A Biography

Jon Albrink learned to play guitar as a teenager growing up in West Virginia. "I started on a baritone ukelele with a green felt pick," he recalled recently. "Then I would sneak off with my mother's Martin classical guitar and flail away on an open E chord with a thumb pick. The scratch marks are still there. Sorry, Mom."

West Virginia radio at the time was a collision of styles ­ country music from WWVA in Wheeling, soul from Philly and DC, and on cloudy nights, British Invasion rock from WLS in Chicago and WBZ in Boston. Jon took it all in and mixed it all up. He played with bands in coal miner bars (such as the Cougar Club in Purseglove, West Virginia) and at frat parties.

When he heard a recording of the great Czech bassist Miroslav Vitous with Weather Report, Jon was galvanized. "I drove across town and bought Bill Custer’s plywood Kay stand-up bass for eighty bucks," he said, still excited at the deal. Before long he played well enough to move to New York and jump into the still burgeoning jazz scene. He played with jazz luminaries Milt Jackson, Buddy Rich and Mary Lou Williams, learning on the bandstand. According to Jon, "Mary Lou paid me the ultimate compliment ­ she said 'You play good notes'".

Thrilling as it was to play with these masters, Jon wanted to be more than a sideman. "I started coming home from gigs and singing and playing guitar into a cassette recorder ­ my first demos," he said. "They were like friends. I would check them out in the morning and see how they were." Over the years, he has written hundred of songs, and performed them with his band and as a solo artist. Jon wrote over 40 songs with Peter Valentine and Jim Gately, and performed and recorded with them as the band "27 Heavens". One of their songs, "The Way I Feel", became a hit record in Brazil. The band is still known and loved in Germany "and in pockets of Long Island."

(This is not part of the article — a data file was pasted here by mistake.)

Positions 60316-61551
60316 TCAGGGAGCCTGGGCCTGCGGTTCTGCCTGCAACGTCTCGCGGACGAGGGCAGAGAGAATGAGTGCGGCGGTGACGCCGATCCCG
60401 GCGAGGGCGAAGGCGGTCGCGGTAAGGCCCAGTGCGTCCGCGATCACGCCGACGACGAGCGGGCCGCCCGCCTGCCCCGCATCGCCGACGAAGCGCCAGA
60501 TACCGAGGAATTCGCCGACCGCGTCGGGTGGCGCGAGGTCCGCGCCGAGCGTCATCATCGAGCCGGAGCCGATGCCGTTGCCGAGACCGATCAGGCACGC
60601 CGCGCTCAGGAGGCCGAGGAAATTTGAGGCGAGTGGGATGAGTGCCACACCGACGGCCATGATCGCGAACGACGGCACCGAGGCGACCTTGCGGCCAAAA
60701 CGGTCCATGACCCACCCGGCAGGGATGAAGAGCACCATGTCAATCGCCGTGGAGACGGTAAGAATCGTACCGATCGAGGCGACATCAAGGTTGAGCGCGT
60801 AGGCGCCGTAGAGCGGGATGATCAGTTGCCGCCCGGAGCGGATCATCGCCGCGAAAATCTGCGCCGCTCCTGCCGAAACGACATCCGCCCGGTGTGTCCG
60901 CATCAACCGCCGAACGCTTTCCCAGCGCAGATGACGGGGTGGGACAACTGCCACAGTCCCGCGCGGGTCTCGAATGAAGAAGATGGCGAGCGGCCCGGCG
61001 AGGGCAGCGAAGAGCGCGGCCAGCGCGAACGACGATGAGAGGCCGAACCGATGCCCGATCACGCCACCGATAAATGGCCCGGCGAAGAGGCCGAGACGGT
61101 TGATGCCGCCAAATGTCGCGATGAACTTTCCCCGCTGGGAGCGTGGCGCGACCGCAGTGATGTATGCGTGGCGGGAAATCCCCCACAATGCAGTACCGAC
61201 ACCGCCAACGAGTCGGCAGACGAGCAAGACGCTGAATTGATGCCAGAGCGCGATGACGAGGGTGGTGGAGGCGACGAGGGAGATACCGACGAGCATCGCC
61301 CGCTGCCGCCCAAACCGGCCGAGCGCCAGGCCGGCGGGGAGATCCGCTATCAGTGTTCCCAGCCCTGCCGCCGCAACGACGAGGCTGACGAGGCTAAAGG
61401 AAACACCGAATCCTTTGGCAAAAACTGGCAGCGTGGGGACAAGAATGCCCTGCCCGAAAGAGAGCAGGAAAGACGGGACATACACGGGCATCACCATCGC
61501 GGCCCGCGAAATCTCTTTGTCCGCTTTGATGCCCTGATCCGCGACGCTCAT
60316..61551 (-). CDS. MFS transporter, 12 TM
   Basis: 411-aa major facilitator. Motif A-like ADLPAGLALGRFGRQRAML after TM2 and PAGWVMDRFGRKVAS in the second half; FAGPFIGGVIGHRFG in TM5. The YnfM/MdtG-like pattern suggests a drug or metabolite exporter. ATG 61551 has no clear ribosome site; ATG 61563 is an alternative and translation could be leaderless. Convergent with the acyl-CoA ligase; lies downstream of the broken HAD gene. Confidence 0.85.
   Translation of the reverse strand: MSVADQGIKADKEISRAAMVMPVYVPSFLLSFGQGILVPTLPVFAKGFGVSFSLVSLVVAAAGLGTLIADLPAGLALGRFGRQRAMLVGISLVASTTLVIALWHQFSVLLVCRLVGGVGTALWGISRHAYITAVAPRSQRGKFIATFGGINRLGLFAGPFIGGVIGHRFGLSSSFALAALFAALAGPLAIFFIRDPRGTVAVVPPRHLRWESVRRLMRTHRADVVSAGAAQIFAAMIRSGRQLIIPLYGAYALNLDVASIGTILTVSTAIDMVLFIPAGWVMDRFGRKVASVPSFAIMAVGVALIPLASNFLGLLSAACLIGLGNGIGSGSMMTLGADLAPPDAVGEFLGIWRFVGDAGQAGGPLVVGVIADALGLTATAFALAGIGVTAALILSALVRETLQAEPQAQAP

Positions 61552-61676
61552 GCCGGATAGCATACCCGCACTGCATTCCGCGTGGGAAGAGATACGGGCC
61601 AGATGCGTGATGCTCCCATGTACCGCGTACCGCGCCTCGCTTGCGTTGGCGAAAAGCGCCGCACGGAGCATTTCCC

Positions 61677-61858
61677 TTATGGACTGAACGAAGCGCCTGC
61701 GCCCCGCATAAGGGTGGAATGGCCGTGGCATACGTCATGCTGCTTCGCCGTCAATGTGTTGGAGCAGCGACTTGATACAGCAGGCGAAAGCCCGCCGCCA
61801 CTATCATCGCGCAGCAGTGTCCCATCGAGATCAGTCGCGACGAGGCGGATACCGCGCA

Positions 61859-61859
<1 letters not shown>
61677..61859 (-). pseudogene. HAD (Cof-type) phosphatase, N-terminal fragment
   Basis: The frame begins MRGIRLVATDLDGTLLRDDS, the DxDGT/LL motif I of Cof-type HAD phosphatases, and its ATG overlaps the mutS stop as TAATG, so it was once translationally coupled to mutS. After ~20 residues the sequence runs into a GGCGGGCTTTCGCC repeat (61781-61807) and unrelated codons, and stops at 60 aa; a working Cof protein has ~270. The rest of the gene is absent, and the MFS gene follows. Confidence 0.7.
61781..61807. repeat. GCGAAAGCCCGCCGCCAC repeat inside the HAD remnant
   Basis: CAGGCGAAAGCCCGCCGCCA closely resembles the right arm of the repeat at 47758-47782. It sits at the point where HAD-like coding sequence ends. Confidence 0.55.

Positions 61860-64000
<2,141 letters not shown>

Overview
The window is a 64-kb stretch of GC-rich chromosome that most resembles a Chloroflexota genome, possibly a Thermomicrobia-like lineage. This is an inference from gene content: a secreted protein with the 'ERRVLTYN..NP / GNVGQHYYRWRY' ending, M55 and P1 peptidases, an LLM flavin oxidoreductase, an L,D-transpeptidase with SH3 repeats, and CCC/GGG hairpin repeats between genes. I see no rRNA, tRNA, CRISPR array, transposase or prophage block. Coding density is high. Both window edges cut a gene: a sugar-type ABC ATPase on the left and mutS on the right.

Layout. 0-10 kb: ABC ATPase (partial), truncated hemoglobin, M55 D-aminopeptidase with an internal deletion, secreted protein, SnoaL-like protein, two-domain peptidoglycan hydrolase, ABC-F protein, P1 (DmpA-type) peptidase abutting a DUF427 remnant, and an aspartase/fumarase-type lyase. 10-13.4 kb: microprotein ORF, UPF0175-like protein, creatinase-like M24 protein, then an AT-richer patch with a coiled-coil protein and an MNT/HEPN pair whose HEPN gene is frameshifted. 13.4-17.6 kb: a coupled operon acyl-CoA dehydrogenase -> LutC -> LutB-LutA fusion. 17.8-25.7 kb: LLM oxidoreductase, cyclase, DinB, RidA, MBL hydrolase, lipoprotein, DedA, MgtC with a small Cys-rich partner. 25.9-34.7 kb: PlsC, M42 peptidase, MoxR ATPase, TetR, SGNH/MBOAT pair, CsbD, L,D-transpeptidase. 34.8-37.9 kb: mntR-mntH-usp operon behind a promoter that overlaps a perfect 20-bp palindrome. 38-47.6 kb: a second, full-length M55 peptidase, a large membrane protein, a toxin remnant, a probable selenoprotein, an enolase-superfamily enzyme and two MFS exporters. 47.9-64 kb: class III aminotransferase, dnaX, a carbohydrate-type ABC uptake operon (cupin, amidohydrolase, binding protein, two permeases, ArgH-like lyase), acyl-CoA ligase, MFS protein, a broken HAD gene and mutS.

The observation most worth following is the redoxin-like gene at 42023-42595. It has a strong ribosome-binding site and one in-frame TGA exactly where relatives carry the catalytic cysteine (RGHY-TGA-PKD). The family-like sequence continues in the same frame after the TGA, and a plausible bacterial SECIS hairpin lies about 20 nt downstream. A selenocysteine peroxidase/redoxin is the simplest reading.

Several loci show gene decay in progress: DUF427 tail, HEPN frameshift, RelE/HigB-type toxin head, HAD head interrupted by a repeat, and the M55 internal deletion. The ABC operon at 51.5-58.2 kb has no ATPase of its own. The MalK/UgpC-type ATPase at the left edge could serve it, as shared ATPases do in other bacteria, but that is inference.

Jon became interested in the challenge of writing simple songs to be performed with acoustic guitar. "I wanted to incorporate some of the harmonic flavor of jazz into acoustic guitar-based pop songs. I love the sting of jazz harmony and the drone of the dulcimer." Jon also developed as a lyricist, drawing inspiration from such modern American poets as Charles Simic and James Tate, as well as the great rock and folk writers.

The result of this tension between many different styles is well represented in "Shimmer and Thrum", the new CD of Jon Albrink’s songs. Producer/drummer Billy Ward called on some of the most acclaimed and gifted musicians in the pop, folk and jazz fields to play on this record: guitarists Marc Shulman and Bruce Gaitsch, bassist John Patitucci, keyboardist Jim Beard, and violinist/violist Allison Cornell. "Billy was like a film director, coaxing a great performance out of each player," Jon says of the production process. "With these guys, not much coaxing was needed."

There is the Appalachian plaintiveness of "All That Glitters", which struck one listener as being "a song that sounds a hundred years old." The rambling, restless, nearly spoken "Brother and Sister" is at the other end of the musical spectrum. The jazzy 12-string on "How Long", the Senegalese-inflected "Miracle", and the borderline country of "The Christmas Roses" stretch the ear of the listener, yet are clearly the product of one musical mind. Though his overall sound and style have been compared to Kenny Rankin and Bruce Cockburn, Jon Albrink accepts full responsibility for his work. "I wouldn’t want to get those guys in any trouble," he says.

"Shimmer and Thrum" presents eleven intensely musical songs that are fresh, familiar, specific and mysterious. You are hereby invited to meet eleven of Jon Albrink’s newest friends.


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